Did you know that the 1977 Nevada Legislature designated the official State Fossil to be an ichthyosaur? In 1989 this statute was amended to specify this state symbol as Shonisaurus popularis.
There are two well-known examples of fossil marine reptiles called ichthyosaurs from Nevada. Specimens of one type have been found in the Humboldt Mountains near Lovelock. This animal, Cymbospondylus petrinus, is considerably smaller than the second, Shonisaurus popularis. At a maximum approximate length of 50 feet and weighing an estimated 35 tons, this latter species is one of the largest known ichthyosaurs. All examples of this animal are from Berlin-Ichthyosaur State Park in the Shoshone Mountains of central Nevada near the site of the historic mining town of Berlin.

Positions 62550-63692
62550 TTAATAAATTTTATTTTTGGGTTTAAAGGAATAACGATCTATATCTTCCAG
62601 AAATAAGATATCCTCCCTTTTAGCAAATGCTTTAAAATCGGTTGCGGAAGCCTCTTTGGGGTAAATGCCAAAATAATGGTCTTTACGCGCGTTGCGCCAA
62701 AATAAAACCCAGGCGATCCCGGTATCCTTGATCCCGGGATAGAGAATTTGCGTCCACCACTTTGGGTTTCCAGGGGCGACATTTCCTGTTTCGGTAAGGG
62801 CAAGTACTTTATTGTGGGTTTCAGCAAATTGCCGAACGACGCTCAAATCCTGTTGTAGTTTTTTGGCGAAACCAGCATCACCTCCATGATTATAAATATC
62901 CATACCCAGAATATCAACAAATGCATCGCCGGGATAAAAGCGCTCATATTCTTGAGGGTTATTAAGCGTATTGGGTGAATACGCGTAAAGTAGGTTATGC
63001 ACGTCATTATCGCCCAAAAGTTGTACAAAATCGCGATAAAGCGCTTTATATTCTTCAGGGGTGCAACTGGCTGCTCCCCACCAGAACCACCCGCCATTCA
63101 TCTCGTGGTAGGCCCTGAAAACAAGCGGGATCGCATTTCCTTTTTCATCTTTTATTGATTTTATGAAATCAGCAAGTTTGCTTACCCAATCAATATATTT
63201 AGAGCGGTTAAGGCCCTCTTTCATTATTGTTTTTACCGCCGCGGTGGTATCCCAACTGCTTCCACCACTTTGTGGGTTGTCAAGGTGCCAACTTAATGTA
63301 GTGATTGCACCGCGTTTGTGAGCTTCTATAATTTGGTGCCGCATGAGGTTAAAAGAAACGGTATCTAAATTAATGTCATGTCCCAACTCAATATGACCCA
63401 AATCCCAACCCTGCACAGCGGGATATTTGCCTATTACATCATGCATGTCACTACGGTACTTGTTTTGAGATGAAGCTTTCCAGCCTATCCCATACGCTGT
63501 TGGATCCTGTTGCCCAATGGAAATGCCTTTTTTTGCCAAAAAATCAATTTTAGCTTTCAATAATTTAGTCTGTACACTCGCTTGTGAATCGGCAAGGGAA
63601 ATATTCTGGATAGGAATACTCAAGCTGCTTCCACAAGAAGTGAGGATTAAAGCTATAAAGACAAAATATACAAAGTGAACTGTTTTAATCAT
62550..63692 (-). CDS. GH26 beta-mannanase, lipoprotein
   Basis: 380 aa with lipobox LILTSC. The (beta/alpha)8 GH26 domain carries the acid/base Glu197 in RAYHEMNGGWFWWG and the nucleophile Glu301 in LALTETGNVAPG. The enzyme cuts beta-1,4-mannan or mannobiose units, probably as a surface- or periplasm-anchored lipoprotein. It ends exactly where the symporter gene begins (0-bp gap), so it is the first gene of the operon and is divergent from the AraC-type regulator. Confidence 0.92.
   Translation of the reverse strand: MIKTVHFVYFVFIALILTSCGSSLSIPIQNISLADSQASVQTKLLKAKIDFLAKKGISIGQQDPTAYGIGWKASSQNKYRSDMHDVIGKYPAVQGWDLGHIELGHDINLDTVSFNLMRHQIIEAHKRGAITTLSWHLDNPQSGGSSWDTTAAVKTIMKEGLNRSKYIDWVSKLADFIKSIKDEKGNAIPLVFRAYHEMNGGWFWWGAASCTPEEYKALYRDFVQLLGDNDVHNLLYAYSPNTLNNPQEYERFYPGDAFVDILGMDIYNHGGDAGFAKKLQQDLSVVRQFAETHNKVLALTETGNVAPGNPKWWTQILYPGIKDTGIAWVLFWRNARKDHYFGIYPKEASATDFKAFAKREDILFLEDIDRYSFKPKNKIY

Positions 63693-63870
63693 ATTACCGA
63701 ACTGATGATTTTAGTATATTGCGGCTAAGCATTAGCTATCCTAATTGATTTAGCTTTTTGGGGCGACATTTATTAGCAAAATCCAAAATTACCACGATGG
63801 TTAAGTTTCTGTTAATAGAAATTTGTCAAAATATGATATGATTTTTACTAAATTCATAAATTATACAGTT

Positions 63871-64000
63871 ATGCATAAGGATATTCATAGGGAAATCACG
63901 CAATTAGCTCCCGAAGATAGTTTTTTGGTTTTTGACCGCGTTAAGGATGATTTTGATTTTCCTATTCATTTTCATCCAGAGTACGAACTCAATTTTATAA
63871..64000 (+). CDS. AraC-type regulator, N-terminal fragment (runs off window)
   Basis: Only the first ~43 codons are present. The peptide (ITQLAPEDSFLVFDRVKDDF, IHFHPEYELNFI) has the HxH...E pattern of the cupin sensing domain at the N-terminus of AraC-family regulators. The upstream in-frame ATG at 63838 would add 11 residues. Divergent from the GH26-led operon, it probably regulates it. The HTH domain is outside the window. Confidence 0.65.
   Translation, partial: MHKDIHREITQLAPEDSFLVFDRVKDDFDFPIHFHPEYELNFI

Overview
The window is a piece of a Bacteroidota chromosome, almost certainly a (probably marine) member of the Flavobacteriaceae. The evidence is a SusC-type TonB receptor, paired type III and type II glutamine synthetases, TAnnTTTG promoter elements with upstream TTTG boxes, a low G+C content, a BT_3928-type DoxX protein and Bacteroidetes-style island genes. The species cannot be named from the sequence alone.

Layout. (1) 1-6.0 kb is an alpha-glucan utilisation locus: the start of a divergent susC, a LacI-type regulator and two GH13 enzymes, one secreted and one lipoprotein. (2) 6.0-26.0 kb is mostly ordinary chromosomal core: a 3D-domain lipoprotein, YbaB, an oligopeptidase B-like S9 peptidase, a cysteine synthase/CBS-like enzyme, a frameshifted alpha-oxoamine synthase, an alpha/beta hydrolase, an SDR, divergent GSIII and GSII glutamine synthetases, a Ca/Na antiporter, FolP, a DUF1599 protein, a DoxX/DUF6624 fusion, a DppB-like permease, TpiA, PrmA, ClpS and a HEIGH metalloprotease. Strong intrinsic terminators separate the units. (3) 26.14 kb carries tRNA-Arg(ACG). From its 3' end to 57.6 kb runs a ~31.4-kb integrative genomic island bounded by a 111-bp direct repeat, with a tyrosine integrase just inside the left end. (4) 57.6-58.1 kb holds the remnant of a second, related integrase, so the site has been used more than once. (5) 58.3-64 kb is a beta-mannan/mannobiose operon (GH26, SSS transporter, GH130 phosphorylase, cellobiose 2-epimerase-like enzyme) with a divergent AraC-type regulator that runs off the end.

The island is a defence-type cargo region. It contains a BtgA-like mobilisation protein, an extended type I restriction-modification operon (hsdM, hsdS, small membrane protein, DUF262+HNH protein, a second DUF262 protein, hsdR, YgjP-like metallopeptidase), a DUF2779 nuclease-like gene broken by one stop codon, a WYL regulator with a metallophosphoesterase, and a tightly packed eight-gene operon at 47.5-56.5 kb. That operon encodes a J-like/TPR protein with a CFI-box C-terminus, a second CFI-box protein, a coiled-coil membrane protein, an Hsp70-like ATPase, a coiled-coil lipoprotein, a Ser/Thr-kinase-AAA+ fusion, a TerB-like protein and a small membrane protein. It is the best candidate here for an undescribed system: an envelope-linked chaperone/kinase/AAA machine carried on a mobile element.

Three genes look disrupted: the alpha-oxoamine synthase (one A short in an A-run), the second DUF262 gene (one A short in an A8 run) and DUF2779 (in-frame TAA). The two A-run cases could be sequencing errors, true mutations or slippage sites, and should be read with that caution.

The images below show a fossilized centrum (main body of a vertebra) of a mature Shonisaurus popularis.
The Nevada State Museum thanks personnel of Berlin Ichthyosaur State Park for donation of this specimen.
The Nevada State Museum would also like to thanks Luka Starmer from the University of Nevada, Reno’s Libraries @One Department, for the 3D image.
This specimen is 3.5 inches thick and 7 inches in diameter. A comparable centrum from the Cymbospondylus petrinus would only be an estimated 2 inches thick and 4 inches in diameter.
Visible on one side of the Shonisaurus centrum are two vertebral spines (denoted by *) that, in life, were attached to the tops of successive centra.